The Penalty for Texting While Driving Should Be Just as Severe as DUI or Reckless Driving

Updated on December 21, 2019
Lonnie Bell profile image

As a survivor of a deadly car crash caused by a distracted driver, this topic is personal to me and I want to help raise awareness.

Look Up! Road Ahead

You see it everyday on the road, on the highway and often in your rearview mirror. Drivers behind the wheel with their eyeballs fixated on that mobile screen. One hand clutches the wheel for dear life while the other holds the device steady. Fingers pressing and scrolling away as the driver glances up every few seconds to either slow down or keep the vehicle straight. It is the most annoying thing to witness.

There are three main distractions while driving:

1) Visual - Gazing at something other than the road and vehicles before you

2) Manual - Fiddling around, grabbing and looking for things instead of focusing on the road and vehicles before you

3) Cognitive - Worry, sadness, anger or any other emotion that affect your mental state and ability to focus on the road and vehicles before you

Not to mention, it becomes a distraction of your own when you see someone with their face buried in the phone while driving, especially if they're "tailgating" behind you.

"Some drivers assume that taking your eyes off the road for five seconds is no big deal. They're wrong. At 55 mph, that’s like driving the length of an entire football field blindfolded"


The Numbers Don't Lie

According to The National Safety Council, there are roughly 1.6 million crashes per year in the U.S, with 1 out of 4 caused by texting and driving.

The National Highway Traffic Safety Association and National Safety Council both report there were 1.5 million car crashes in 2017 and a total of 4,637 people killed in 2018 due to cell phone use.

In the two year period this data is based on, the collateral damage was equally astonishing. Crashes were responsible for $129 billion of the overall societal damage caused by accidents from texting and driving.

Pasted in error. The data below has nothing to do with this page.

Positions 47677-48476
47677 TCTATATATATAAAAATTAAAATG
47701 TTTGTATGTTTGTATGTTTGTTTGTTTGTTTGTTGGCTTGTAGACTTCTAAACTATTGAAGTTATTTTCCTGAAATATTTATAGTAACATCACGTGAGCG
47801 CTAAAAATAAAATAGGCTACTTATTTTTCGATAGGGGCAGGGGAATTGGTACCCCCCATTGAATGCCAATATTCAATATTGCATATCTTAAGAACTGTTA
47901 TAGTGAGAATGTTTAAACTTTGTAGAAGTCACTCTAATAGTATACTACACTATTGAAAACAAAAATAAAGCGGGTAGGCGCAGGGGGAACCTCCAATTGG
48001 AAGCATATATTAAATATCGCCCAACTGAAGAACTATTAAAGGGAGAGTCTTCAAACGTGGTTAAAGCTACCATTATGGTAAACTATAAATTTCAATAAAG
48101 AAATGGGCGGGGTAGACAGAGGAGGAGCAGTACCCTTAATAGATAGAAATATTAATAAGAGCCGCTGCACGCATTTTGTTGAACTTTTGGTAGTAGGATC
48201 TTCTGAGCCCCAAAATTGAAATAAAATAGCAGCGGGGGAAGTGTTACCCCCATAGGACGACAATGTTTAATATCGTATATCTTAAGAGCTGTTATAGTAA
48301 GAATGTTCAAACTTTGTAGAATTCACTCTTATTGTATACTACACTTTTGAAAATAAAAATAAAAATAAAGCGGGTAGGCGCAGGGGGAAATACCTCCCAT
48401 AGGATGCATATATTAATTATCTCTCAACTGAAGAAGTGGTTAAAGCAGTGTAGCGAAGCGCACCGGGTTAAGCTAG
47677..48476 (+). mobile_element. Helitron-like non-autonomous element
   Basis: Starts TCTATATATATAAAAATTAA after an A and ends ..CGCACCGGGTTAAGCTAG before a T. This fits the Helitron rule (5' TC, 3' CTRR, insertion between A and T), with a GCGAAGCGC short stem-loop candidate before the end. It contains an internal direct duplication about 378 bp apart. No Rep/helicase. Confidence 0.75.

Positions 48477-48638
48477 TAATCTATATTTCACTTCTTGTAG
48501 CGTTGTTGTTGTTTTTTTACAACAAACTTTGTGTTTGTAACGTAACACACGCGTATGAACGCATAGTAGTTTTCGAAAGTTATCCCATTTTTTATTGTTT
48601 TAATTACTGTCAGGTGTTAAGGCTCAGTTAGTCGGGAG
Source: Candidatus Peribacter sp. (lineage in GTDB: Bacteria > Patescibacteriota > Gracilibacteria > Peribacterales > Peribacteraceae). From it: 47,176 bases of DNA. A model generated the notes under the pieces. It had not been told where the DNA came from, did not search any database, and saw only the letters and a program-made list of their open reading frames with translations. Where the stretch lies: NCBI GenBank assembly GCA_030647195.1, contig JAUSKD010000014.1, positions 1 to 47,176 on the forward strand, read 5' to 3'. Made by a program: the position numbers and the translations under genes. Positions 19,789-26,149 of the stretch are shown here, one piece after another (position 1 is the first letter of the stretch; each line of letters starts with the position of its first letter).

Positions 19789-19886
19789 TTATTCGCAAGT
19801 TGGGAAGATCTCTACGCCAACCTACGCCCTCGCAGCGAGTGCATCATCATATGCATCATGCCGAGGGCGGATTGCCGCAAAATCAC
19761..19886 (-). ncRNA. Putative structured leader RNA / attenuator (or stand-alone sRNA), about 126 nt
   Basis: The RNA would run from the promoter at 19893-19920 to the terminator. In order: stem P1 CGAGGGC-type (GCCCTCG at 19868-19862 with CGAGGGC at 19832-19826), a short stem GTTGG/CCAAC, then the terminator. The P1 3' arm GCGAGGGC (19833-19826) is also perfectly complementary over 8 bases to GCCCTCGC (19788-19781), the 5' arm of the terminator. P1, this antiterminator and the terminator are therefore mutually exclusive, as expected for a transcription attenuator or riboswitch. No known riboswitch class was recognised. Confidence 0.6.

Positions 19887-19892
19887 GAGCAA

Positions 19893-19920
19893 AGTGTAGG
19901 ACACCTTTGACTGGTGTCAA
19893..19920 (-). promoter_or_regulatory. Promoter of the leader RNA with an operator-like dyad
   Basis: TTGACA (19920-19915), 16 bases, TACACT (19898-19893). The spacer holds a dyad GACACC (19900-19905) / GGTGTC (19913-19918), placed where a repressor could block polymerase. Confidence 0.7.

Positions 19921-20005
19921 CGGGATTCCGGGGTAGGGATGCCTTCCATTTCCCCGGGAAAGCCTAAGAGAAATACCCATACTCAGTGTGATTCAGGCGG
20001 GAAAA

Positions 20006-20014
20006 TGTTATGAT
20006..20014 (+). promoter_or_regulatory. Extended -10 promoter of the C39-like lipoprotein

Here's an interesting assessment from the NHTSA:

-Using a cell phone while driving, whether it’s hand-held or hands-free device, delays a driver’s reaction time by as much as having a blood alcohol concentration at the legal limit of .08%.

It would seem that if texting while driving is in stiff competition with drunk driving (in some cases, arguably, more dangerous), it should be subject to the same levels of misdemeanor / punishment.

Non-Injury DUI Offenses

- Class B misdemeanor - First Offense

- Class A misdemeanor -Second / Third Offense

- Felony - Fourth / Subsequent Offenses

DUI with Injury Offense

- Class B Felony

As it stands, there is currently a text messaging ban in virtually all 50 states with most states considering it a "primary" offense - meaning a police officer can pull you over based on observation of that offense. It would be the same as getting pulled over and ticketed for speeding.

Other states consider it a "secondary" offense - meaning you won't be pulled over for it alone, but if pulled over for another reason, you could get a separate ticket. The same as pulled over for speeding, then getting another ticket for not wearing a seatbelt.


Will Bluetooth Technology Solve The Problem?